is a feminist film theorist from Britain who is predominantly known for her theory regarding sexual objectification on women in the media, more commonly known as "The Male Gaze” theory.
Mulvey's theory implies that the male viewer is the target audience, therefore their needs are met first. According to her, this "problem" stems from an old fashioned, male-driven society.
The Male Gaze theory, is where women in the media are viewed from the perspective of a heterosexual man and are represented as passive objects of male desire. Typical examples of the male gaze include medium close-up shots of women from over a man’s shoulder, shots that pan and fixate on a woman’s body, and scenes that frequently occur which show a man actively observing a passive woman.
A great example of a music video that has elements of male gaze is Wrecking Ball by Miley Cyrus, which I created a post on.
In this video, the camera is fixated on her naked body on the wrecking ball, but also on her movements with the hammer and her body as she very sensually slips her fingers and the hammer over the wall. The glamorous look of blue eyes combined with the make-up of red bright lipstick and the mascara and eyeliner makes the artist appeal to a male audience as well.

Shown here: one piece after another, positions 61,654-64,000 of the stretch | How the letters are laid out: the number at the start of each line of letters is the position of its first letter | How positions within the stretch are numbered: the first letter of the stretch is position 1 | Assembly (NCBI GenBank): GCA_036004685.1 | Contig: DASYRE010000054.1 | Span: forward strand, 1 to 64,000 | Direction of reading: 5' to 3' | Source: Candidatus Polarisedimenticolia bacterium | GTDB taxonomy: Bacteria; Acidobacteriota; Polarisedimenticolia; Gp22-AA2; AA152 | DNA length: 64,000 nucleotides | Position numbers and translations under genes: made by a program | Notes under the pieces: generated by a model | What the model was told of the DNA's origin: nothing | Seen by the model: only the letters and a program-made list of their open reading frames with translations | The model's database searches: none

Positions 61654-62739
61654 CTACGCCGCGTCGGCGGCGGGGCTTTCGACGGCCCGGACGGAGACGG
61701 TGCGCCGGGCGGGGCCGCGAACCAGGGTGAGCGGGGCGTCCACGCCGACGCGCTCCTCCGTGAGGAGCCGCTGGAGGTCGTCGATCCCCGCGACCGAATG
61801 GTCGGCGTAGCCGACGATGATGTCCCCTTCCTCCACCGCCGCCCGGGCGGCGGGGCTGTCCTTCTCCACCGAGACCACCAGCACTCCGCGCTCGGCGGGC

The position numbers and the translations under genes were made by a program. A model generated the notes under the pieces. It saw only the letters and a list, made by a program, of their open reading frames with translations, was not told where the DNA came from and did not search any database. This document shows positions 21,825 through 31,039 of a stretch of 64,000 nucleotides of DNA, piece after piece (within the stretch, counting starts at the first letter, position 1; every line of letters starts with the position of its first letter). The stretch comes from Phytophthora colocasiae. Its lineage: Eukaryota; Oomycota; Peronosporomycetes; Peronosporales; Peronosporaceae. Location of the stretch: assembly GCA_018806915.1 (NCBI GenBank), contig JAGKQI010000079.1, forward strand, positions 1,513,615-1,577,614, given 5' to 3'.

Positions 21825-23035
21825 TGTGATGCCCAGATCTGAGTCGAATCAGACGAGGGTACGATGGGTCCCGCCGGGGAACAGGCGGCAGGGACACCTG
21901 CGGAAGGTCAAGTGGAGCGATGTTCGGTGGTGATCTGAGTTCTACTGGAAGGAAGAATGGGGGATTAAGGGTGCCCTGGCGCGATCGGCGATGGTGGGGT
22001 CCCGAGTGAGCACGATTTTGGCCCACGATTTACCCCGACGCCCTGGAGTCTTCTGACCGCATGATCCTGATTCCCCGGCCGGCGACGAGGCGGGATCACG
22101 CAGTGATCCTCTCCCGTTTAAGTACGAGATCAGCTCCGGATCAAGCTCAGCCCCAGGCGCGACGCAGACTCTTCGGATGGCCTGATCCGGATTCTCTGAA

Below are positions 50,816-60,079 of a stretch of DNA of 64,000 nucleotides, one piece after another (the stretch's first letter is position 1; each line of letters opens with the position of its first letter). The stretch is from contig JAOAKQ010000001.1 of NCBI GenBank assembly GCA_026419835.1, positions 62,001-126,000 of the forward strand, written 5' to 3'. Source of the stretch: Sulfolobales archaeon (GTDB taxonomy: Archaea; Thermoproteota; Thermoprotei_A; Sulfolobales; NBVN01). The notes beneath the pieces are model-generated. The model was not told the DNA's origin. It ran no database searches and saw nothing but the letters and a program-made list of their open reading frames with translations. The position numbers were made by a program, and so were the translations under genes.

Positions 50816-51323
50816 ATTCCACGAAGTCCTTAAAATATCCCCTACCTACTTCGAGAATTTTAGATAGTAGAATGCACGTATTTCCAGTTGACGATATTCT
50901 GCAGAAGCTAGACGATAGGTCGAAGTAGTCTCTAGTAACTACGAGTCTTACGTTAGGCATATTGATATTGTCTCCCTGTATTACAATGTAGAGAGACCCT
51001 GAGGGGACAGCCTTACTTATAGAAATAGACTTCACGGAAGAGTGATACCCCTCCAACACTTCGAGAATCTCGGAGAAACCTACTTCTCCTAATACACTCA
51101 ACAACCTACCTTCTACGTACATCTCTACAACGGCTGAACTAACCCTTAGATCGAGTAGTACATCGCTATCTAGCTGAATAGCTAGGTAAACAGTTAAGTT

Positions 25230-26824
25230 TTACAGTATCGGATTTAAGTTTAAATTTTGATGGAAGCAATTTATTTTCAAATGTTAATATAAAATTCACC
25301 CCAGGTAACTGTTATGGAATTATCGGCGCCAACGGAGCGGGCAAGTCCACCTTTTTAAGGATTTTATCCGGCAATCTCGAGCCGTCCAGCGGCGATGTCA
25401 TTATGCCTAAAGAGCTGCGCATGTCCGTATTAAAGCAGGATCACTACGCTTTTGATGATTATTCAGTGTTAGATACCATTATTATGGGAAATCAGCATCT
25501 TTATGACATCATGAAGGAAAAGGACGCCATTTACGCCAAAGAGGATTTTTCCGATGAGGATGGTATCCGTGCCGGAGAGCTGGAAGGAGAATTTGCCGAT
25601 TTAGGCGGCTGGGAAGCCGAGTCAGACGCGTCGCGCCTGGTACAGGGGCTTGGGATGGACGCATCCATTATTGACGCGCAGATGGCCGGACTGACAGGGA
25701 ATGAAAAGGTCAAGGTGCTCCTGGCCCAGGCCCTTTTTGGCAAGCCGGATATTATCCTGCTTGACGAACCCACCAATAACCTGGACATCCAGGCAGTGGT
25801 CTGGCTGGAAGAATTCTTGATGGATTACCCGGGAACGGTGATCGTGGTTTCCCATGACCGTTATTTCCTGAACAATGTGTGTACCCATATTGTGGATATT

In an interview Cyrus suggested that the kind of femininity and sexual imagery she is allowed to portray in her music videos is heavily controlled within the media. Due to her rise in stardom in the Disney channel series Hannah Montana, Cyrus believes her image is restricted because people “feel like they really know” her. The insidious nature of what can be read between the lines of this statement is not the frustration that Cyrus must feel, but the lack of ownership that she has ever had over her own image.
Cyrus suggested that she didn’t want to be “objectified” by the music industry and that it was necessary to go “full on post-Disney”, which is what caused the major change in style, music videos and music.
Through the self-determination of her own sexual agency Cyrus demonstrates a will to both redefine the boundaries in which women’s sexuality can be expressed, whilst at the same time ‘having it all.’